Companies' financial information is essential for making decisions. For example, to study stock acquisition, grant a loan, or evaluate the company's management team. But there are many decisions regarding marketing, human resources, technology, or any other dimension of the company in which knowledge of the company's financial situation is decisive.

Therefore, it is essential that the accounts be reliable, because otherwise erroneous decisions can be made and in addition trust in the company may be lost.

However, problems of accounting reliability often occur. As an example, we recall a 2014 PriceWaterhouseCoopers (PwC) report that shows that in the two previous years, accounting fraud occurred in 11.2% of companies worldwide. It is 8.6% at the European level.

Accounting manipulation is a problem that causes concern, especially when it is repeated frequently, a circumstance that occurs mainly in years of economic crisis, since, with the fall of economic activity, the numbers deteriorate and more managers fall into the temptation to hide that things aren't going well. This concern motivates our interest in detecting fraud before it is too late.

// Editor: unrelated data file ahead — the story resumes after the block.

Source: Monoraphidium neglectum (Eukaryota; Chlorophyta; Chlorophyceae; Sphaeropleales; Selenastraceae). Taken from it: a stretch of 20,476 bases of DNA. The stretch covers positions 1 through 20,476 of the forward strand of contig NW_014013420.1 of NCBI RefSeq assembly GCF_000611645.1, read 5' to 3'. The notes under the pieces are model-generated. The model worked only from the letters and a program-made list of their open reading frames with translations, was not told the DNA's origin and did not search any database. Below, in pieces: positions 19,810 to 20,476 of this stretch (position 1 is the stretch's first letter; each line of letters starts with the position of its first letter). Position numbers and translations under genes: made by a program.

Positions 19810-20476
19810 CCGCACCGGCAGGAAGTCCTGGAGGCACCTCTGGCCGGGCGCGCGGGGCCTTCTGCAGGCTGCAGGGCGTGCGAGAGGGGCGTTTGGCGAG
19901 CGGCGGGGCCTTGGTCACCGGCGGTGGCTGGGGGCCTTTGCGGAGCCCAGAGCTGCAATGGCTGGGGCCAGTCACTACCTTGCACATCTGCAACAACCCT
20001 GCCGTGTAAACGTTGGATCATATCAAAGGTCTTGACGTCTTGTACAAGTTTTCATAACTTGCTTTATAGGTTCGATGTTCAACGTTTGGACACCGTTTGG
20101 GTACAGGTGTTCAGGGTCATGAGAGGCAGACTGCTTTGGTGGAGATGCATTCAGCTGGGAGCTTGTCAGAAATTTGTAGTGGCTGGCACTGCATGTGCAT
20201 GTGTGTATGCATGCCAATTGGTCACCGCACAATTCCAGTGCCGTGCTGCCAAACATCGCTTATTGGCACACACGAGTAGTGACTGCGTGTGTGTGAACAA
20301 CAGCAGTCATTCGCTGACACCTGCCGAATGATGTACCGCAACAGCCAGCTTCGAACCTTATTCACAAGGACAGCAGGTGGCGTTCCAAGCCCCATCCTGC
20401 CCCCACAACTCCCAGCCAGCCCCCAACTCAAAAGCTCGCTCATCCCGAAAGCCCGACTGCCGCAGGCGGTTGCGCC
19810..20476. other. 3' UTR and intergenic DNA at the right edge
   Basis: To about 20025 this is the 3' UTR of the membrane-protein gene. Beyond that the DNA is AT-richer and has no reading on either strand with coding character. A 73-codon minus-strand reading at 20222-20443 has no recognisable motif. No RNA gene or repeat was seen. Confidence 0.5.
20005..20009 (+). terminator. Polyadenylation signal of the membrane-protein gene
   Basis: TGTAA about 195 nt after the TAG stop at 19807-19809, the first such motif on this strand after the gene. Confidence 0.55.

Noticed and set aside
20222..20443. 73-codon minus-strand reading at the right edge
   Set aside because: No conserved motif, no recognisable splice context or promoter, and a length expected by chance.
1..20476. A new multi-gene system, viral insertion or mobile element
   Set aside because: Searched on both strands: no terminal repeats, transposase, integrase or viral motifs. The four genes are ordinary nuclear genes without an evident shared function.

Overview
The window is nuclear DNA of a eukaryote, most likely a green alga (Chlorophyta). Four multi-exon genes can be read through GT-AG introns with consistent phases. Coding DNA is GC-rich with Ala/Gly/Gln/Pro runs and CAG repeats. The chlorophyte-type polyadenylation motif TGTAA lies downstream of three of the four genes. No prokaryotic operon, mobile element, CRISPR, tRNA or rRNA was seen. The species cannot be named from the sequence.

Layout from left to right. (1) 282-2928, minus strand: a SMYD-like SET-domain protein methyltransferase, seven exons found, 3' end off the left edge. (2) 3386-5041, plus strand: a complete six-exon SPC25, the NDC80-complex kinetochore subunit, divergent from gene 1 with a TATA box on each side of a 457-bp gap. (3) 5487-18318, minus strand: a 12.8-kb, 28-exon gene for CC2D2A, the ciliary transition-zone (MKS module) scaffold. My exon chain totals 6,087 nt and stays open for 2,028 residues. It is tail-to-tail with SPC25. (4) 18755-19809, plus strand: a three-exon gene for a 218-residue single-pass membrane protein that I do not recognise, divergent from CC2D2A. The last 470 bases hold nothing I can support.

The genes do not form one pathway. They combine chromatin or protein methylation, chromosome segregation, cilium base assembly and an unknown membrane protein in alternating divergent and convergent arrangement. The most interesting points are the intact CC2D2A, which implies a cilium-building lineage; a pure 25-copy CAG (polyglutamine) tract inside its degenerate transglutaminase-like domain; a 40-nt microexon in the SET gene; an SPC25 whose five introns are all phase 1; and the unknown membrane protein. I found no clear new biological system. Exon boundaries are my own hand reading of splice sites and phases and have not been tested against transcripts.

On this topic, in 1996 we wrote the book Creative Accounting in cooperation with the late professor John Blake. Twenty years later the problem continues to exist, albeit with different dimensions, as the world of business, as well as the accounting and mercantile legislation, has undergone significant changes. In some aspects ...

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